Breckenridge deems biodiesel a success |

Breckenridge deems biodiesel a success

BRECKENRIDGE – Dan Bell saved 2,000 gallons of diesel fuel this winter by pouring a soybean product into the engines of seven Breckenridge town vehicles and watching to see what happened.

Nothing did. And to Bell, Breckenridge’s assistant public works director, that meant success.

The soy products he used were mixed with diesel fuel to create biodiesel, an environmentally friendly fuel mixture. The town has been experimenting with the fuel to see if it would be feasible to use in the town’s 47 diesel vehicles.

Breckenridge fleet officials used it in various vehicles last summer, but the real test came this winter, when low temperatures could have caused the fuel mixture to congeal.

That didn’t happen, Bell told the town council Tuesday afternoon.

“We had no maintenance problems,” he said. “We lost an engine, we lost fuel pumps – but not in the vehicles associated with biodiesel.”

The fuel has been proven to reduce particulate matter, carbon monoxide, sulfur dioxide and hydrocarbon emissions in the air. It costs less to make than other alternative fuels, for which costs often outweigh the benefits; biodiesel is less toxic than table salt, biodegrades as fast as sugar, requires few – and then, only minor – changes to diesel engines, reduces the nation’s dependence on foreign oil and is easy to implement.

“We’re really excited about the success Breckenridge has had,” said Jenna Higgins, director of communications for the National Biodiesel Board in Jefferson City, Mo. “Breckenridge is a very high-profile place. They’re setting a positive example.”

The only downsides, Bell said, are the cost and the reluctance of engine manufacturers to continue warranty coverage for engines now using biodiesel.

The cost of biodiesel ranges from 12 to 20 cents a gallon more than diesel fuel. To use it year-round in town vehicles would cost $11,000 to $19,000, Bell said. But the town would use about 20,000 fewer gallons of petroleum fuel in doing so.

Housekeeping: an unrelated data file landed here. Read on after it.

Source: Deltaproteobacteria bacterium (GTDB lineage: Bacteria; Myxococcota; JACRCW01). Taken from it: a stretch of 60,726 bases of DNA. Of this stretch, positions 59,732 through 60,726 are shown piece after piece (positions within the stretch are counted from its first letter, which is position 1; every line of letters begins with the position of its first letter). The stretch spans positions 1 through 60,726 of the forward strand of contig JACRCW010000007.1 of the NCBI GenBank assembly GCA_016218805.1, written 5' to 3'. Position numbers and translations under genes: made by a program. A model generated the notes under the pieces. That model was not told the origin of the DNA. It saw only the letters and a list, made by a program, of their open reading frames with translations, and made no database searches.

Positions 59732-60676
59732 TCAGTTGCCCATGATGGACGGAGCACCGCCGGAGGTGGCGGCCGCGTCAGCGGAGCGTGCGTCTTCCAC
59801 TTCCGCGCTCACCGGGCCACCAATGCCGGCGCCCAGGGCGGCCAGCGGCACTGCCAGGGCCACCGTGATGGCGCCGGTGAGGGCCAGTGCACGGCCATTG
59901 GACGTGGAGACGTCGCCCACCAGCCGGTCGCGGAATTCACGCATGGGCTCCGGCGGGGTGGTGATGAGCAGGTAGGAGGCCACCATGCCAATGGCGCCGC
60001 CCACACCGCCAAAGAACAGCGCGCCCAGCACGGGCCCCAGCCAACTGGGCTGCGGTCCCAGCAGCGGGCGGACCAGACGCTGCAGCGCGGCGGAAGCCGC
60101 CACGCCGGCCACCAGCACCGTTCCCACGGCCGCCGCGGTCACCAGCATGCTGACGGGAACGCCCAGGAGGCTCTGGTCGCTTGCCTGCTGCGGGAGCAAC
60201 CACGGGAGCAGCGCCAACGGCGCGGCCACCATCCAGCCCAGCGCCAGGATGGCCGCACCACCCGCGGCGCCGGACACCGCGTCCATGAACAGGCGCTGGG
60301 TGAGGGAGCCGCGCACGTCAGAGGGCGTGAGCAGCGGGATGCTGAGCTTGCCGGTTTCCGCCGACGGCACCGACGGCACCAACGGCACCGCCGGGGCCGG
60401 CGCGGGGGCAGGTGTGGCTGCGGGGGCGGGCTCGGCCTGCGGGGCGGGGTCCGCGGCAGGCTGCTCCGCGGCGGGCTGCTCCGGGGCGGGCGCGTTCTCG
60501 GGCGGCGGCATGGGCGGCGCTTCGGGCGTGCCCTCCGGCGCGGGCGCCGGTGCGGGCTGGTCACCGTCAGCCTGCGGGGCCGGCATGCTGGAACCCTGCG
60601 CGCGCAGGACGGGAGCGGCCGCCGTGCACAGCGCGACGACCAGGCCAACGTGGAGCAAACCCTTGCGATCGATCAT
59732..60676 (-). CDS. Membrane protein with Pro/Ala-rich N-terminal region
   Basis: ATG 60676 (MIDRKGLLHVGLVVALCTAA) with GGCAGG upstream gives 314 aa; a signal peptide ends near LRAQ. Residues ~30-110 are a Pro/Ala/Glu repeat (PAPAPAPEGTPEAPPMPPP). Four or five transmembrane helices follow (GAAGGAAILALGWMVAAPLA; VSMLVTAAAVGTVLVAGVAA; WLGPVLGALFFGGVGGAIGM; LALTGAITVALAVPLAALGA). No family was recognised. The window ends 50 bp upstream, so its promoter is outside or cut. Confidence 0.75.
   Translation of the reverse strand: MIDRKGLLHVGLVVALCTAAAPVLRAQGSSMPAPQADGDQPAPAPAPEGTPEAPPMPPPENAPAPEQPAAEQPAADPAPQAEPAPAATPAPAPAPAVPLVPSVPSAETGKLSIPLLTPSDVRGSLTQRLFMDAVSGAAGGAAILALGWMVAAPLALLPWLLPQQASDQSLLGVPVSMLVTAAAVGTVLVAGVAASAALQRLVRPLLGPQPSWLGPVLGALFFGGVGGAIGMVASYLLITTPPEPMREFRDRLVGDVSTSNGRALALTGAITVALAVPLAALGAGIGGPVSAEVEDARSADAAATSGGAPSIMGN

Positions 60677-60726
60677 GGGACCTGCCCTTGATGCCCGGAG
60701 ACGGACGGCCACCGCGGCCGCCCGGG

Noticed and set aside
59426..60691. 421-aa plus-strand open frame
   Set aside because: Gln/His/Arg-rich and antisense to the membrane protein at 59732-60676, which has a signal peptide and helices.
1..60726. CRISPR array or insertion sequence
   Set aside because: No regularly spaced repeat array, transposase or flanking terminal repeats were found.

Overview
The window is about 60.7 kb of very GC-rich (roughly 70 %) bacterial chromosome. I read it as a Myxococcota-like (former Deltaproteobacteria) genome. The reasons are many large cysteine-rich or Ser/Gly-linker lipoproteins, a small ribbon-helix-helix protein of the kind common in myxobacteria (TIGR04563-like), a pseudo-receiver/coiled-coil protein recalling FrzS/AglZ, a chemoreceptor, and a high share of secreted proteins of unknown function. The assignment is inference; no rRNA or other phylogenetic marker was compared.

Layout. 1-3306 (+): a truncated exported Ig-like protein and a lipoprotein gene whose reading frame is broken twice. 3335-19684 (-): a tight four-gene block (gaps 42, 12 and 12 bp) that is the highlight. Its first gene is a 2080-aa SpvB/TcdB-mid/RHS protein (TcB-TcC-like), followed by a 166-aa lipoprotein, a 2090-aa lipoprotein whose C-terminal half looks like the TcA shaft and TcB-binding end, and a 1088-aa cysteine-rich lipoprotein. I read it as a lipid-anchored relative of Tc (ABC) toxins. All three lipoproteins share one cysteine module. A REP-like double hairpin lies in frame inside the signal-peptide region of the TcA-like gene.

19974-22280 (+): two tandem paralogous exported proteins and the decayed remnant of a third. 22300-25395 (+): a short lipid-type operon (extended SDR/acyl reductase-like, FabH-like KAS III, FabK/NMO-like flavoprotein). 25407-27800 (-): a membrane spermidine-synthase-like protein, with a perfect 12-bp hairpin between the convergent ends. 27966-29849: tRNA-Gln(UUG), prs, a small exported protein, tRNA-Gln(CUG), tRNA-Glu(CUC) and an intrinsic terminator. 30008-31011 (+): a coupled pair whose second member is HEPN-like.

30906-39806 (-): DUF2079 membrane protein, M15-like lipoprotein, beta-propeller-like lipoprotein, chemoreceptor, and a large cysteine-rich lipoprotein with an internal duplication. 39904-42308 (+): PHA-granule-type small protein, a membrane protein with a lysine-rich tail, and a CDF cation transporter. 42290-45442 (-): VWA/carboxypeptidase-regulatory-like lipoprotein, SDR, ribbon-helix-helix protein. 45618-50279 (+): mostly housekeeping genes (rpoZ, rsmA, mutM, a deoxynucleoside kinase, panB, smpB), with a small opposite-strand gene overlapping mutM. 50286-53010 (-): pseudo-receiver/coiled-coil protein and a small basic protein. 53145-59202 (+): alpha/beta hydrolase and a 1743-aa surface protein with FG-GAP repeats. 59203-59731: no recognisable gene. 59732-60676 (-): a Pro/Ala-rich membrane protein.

Like many towns throughout the High Country, Breckenridge is struggling with the weak economy and might not have the extra money to spend on the alternative fuel.

Mayor Sam Mamula, however, said keeping the environment healthy is one of the town’s top priorities.

“We don’t consider protecting the environment a luxury,” he said.

Town officials also have said they like the idea of supporting American soybean farmers.

Most alternative fuel grants are available for infrastructure or new equipment – neither of which Breckenridge needs, Bell said. But a Federal Transit Authority grant is available for operating costs, and if the town could secure that money, it could offset the cost of the biodiesel project by half.

Bell said earlier this year he was waiting for problems to present themselves, but nothing ever did.

“We got into it thinking we’d be leaders in the energy realm,” he said last summer. “It had a lot of momentum from the start; there’s been a lot of interest in it. But it needed to benefit the town in a real way or mesh with the philosophy of the town. Biodiesel serves both purposes.”

“I’m kind of relieved,” he said Wednesday. “Having proven it out is something other communities had some trouble with in the past.”

Jane Stebbins can be reached at (970) 668-3998 ext. 228 or

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